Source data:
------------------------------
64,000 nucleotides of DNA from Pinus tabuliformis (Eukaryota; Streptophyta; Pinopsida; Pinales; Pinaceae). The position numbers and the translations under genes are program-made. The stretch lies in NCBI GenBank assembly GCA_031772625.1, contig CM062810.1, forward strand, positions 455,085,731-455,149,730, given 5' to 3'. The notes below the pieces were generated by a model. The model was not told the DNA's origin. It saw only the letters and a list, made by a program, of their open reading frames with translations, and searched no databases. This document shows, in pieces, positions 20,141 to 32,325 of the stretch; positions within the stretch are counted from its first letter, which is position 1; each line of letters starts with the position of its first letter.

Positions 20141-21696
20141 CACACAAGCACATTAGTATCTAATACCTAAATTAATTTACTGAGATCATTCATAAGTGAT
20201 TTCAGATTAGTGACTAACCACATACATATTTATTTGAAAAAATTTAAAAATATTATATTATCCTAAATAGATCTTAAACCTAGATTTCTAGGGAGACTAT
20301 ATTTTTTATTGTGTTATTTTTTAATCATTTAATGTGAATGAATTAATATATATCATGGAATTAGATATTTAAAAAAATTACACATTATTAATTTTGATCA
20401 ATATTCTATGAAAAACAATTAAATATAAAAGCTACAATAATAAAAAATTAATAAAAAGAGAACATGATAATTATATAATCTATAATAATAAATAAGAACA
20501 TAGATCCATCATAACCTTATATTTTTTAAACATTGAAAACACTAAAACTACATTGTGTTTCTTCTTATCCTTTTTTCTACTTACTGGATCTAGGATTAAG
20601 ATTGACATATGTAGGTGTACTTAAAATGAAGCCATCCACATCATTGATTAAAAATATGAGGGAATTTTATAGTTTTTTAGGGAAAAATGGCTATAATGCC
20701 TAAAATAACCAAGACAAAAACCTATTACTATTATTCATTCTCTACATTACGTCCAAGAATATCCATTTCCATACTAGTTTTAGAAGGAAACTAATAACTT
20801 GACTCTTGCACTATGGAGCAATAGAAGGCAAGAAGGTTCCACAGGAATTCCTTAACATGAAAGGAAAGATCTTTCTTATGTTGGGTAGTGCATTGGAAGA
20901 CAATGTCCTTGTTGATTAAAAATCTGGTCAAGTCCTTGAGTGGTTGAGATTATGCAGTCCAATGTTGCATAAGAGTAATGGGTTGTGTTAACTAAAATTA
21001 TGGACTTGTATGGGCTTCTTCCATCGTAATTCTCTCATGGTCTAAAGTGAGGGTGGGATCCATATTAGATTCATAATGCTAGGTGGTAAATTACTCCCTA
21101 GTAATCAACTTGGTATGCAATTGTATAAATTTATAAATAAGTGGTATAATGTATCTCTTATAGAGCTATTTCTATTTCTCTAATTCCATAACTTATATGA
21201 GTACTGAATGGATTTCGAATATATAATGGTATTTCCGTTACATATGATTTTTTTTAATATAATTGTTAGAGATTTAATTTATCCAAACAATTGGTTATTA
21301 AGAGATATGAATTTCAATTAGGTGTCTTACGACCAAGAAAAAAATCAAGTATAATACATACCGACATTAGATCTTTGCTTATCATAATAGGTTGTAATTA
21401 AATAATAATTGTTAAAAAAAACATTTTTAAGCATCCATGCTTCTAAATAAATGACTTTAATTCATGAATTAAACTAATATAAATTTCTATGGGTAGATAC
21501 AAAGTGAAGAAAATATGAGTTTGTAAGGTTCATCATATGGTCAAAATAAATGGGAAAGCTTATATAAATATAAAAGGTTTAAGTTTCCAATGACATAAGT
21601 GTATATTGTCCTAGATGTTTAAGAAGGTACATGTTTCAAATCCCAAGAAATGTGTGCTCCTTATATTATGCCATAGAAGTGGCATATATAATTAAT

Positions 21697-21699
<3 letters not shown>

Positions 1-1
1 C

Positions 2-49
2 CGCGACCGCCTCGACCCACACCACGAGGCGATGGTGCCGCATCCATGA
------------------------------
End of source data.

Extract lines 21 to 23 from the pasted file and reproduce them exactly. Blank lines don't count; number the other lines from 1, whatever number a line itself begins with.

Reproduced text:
Positions 1-1
1 C

Positions 2-49